An application for asylum must be made in the United States. The application must in great detail explain whether the applicant's fear of persecution is reasonable, and should be carefully documented by country reports, news articles, affidavits, and witness testimony where possible. If you are not in removal or deportation proceedings, an asylum application (I-589) may in general be filed directly with USCIS. Otherwise, the asylum application must be filed with the Immigration Court. Asylum seekers must be aware that there is a one-year asylum filing deadline for submitting the I-589 application, from the date of entry into the United States. This deadline may only be excused based on extraordinary circumstances beyond the applicant's control or changed circumstances materially affecting the asylum applicant's eligibility.

Although the law permits an asylum applicant to obtain a work permit and employment authorization if the asylum application is pending for more than 180 days, the U.S. Government is required to make a decision on asylum with that same period, so that in practice, very few asylum applicants ever obtain employment authorization. Although most asylum cases take longer than 180 days, almost all delays are attributed to the applicant, so that the 180-day "clock" stops running whenever an interview or hearing is postponed.

How Do I Apply for Cancellation of Removal for Non-Permanent Residents?

If you have illegally resided in the U.S. for 10 years, have good moral character, and your deportation would cause " exceptional and extremely unusual hardship" to a U.S. citizen or permanent resident spouse, child, or parent, you may qualify for permanent residence under cancellation of removal. Certain citizens of El Salvador and Guatemala, as well as the former communist countries of Eastern Europe who came to the United States in 1990 or earlier may also be eligible for NACARA, a related form of relief. While the application is pending before the Immigration Court, the immigrant may qualify for work authorization. This is a very risky application that requires going before the immigration court for deportation proceedings, and the " exceptional and extremely unusual hardship" is very difficult to meet. It is therefore critical that you consult with a knowledgeable immigration attorney before seeking this relief.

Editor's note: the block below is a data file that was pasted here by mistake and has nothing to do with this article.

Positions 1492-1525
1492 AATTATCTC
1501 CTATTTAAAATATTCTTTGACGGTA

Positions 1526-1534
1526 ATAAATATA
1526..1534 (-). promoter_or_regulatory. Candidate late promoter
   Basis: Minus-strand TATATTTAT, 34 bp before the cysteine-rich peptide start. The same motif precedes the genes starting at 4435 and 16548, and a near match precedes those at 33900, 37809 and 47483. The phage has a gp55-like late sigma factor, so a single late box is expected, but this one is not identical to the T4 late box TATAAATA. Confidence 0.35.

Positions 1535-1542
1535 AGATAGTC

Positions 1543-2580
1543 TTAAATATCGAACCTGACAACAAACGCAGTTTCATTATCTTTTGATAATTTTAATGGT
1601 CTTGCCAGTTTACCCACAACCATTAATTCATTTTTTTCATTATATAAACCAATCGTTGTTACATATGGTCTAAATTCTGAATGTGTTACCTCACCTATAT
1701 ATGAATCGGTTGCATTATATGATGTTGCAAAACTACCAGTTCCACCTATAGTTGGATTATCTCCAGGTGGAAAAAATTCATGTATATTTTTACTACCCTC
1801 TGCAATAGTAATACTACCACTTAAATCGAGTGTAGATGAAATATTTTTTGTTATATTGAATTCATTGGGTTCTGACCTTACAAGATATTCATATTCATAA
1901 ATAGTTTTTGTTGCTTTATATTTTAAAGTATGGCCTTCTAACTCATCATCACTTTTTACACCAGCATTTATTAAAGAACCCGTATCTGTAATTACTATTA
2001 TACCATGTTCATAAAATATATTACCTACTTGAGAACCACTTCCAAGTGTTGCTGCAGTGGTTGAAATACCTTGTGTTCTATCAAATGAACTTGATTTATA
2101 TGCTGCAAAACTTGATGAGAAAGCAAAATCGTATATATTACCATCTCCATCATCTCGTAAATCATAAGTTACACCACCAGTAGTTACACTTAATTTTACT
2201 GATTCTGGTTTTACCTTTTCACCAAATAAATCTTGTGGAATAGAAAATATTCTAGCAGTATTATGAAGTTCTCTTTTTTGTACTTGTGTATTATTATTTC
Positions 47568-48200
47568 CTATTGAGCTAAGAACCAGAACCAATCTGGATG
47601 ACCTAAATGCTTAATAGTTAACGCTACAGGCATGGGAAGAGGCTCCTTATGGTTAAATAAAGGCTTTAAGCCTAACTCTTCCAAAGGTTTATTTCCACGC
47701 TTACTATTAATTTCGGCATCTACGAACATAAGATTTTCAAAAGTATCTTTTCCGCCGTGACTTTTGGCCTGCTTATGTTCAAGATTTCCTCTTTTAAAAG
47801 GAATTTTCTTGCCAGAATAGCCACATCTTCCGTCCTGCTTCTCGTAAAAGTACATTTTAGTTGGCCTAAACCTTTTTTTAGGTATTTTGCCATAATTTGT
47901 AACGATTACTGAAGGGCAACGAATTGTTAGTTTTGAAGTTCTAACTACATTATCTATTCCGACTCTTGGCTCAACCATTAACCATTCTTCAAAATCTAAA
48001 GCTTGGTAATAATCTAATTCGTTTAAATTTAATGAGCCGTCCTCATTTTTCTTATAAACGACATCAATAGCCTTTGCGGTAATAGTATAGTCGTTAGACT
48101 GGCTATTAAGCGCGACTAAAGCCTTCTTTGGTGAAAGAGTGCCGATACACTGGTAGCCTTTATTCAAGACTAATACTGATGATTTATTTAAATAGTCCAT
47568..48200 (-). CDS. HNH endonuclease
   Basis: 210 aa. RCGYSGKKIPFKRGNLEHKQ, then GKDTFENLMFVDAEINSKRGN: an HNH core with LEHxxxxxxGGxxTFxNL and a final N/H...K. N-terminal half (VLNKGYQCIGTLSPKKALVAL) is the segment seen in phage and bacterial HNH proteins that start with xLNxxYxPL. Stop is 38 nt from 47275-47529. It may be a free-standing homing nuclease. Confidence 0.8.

How Can I Avoid Deportation?

If you're not yet a U.S. citizen, you must be extremely careful to stay on the right side of the law. Below is a list of just a few of the unlawful activities, known as crimes involving turpitude and aggravated felonies, that can lead to deportation:

  • Theft offenses and fraud crimes
  • Drug offenses, including possession and trafficking
  • Immigration fraud and alien smuggling
  • Serious violent crimes
  • Rape and statutory rape
  • Domestic violence
  • Prostitution
  • Arson and malicious destruction of property
  • Harboring a fugitive
  • RICO violations
  • Perjury
  • Firearms offenses

How Do I Apply for Naturalization to U.S. Citizenship?

An application for naturalization is made on a Form N-400. Typically an applicant must:

  • Be a lawful permanent resident;
  • Reside continuously in the United States for five years (3 if married to a US citizen);
  • Read, write and speak English;
  • Have an understanding of U.S. history and government;
  • Possess good moral character;
  • Support the U.S. and the Constitution.

If you are married to a U.S. citizen or served in the U.S. military, you may be eligible for citizenship in three years or less. You may also qualify for acquired or derivative U.S. citizenship without naturalizing if either of your parents was a U.S. citizen when you were born or became citizens while you were still young.

Note: The above information is not intended as legal advice, but only to list just some of the benefits available under U.S. immigration law, as well as activities that might jeopardize their right to live in the U.S. You should speak with an attorney or legal services office for more information on how these laws might affect you.

Contact Law Offices of Daniel Shanfield - Immigration Defense, PC begin_of_the_skype_highlighting end_of_the_skype_highlighting begin_of_the_skype_highlighting end_of_the_skype_highlighting begin_of_the_skype_highlighting end_of_the_skype_highlighting , Esq. today!